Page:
"I loathed making films. So did Dirk Bogarde, who is an old friend of mine. We both found it terribly boring.

"But Ben Hur was different. William Wyler was a wonderful director and fantastic to work for.

"He came to London to cast, and a lot of us turned up for auditions. I went for the part of Joseph and had about four minutes in front of the camera. Willie told me later he gave me the part because of the way I smiled when I read my lines."

The film, starring Charlton Heston, was shot in Rome.

"That was where the famous chariot races were filmed as well. But I spent a lot of the time just exploring the city. It was a magnificent place to be," he says.

From big screen movies, it was an easy hop over to television.

His most famous parts were in The Saint, which starred Roger Moore, and the cult sci-fi series Dr Who - in the days before the Daleks.

"Dr Who was great fun. I like working for the BBC, and always have done," he says.

"I think they just phoned me up and asked me if I wanted the part.

"I was one of the villains in the second series with that strange elderly man as Dr Who.

"We did about ten weeks filming at a time, and then had a break. It kept me in work and I got on very well with the boy playing Dr Who's grandson.

"I wasn't in any of the ones with those robots in, thank God! I think I would have laughed!"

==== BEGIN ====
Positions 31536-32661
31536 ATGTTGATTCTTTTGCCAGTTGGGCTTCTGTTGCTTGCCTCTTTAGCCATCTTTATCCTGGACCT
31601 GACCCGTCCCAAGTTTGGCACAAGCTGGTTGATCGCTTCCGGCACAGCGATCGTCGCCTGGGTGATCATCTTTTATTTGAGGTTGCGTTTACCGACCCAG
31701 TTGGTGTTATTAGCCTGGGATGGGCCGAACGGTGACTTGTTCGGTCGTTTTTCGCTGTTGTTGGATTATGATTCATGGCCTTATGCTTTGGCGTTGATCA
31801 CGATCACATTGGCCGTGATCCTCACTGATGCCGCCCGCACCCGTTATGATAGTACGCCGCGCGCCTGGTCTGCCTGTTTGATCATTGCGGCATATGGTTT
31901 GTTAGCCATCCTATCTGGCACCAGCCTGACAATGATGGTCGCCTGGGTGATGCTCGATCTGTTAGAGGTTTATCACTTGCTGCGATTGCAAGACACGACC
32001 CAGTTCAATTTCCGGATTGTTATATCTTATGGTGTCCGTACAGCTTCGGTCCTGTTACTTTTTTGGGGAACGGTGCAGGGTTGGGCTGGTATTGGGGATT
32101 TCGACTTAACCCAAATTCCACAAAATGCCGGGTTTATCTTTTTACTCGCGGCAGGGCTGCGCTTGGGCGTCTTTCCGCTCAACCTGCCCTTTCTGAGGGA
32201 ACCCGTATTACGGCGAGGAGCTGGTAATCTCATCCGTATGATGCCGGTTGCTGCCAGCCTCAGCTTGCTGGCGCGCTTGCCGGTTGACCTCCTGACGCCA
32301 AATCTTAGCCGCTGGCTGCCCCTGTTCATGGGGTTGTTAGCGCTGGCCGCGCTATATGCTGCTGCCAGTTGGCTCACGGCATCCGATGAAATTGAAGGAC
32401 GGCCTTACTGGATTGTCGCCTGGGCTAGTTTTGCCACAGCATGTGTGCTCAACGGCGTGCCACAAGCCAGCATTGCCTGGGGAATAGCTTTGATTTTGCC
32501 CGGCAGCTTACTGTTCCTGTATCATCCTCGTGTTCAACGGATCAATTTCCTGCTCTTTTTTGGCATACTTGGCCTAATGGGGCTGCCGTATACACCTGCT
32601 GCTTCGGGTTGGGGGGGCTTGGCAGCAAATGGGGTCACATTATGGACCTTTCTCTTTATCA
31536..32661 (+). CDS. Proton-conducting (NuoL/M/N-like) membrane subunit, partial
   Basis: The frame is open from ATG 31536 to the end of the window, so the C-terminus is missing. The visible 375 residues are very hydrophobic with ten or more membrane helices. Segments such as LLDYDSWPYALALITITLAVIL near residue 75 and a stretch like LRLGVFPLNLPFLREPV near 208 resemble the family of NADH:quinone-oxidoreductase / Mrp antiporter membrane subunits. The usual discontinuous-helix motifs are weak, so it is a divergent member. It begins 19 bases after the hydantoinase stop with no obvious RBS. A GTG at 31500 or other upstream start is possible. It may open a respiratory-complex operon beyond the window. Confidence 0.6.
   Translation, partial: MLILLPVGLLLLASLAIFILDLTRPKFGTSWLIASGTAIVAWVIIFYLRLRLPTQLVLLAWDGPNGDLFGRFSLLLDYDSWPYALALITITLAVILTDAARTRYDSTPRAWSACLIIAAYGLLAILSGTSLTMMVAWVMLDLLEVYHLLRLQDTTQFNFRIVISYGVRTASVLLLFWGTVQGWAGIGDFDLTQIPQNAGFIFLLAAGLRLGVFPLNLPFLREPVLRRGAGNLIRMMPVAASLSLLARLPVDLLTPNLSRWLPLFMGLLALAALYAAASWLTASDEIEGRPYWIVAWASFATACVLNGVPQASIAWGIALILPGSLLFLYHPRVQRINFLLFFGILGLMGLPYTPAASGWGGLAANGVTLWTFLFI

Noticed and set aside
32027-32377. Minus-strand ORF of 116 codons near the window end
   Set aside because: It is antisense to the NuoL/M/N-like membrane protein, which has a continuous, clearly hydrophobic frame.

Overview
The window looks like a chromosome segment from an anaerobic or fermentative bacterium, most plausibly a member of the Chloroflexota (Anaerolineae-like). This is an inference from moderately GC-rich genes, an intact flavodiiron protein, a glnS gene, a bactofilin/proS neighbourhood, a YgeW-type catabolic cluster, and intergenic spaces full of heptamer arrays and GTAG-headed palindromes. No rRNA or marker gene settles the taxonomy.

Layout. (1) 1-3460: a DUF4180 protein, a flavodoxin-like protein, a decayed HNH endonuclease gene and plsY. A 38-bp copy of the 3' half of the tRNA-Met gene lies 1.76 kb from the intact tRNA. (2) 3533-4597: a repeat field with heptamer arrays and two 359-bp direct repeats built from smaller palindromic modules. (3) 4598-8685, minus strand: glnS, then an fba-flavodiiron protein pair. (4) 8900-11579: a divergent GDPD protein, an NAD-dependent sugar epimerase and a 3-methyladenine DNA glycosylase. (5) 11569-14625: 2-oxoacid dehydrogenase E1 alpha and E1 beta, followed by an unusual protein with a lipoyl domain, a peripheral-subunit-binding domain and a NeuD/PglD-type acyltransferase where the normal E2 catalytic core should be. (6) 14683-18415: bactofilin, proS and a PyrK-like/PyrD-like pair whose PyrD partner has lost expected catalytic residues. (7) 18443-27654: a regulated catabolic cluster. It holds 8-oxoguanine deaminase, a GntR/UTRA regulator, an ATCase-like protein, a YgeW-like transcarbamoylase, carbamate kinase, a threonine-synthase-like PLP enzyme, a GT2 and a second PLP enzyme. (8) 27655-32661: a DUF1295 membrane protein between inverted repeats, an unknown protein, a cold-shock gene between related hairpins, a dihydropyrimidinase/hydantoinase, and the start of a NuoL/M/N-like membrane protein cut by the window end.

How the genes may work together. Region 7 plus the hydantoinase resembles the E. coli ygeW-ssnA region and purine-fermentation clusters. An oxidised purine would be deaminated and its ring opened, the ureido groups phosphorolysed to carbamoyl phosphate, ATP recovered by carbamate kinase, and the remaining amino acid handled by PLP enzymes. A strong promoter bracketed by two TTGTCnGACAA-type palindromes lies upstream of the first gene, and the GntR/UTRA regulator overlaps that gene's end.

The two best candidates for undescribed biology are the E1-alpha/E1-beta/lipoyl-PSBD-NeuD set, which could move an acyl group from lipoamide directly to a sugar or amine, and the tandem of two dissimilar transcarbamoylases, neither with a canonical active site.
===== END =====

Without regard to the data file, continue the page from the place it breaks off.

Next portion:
Strikingly handsome and extraordinarily talented, Larry, who has also published 11 crime novels, could easily have hit the big time in Hollywood.

But making films was never what inspired him.

His real love was always Shakespeare - and time and again, he was drawn back to the stage to act the great playwright's leading roles.

It was during rehearsals for a TV serialisation of Sexton Blake in 1968 that he was blinded in his left eye by a rapier.

"It was a disaster," he says. "I was practising the duel. We were in the middle of a really violent stage fight, when he gave me a wrong stroke, and his sword went straight in my eye. I was in hospital for four weeks. I was trained to duel at the Old Vic, and I absolutely adore it.

"I really go for it, like this and this and this," he says, brandishing imaginary stilettos in the air.

"The audience have to know it's a fight to the death, and they can sense the excitement.

"But you should never put a sword in the hands of someone who doesn't know what they are doing.

"It wasn't until later that we found out this guy had never held a sword in his life. He just wanted to get the part, poor bloke."

Although Larry was blinded, doctors were able to put his eye back so cleverly that it's almost impossible to tell.

He was later able to go back to acting as before, and appeared in several more plays and films, the last - I Am Who I Am - for ITV in 1980.

As he grew older, Larry Payne gradually broke his ties with the world of showbiz. He hasn't seen Dirk Bogarde for seven years - and his memories of his glamorous past have now grown hazy.

But while his health is now failing, and he prefers to watch movies on the TV rather than act in them, his love of Shakespeare has never faded.

With his third wife, Judith - whom he met at Stratford 25 years ago - at his side, he likes nothing better than to read aloud the old lines he once recited on stage... and particularly that Macbeth quotation which inspired him to act all those years ago.

COPYRIGHT 1998 Scotsman Publications Ltd.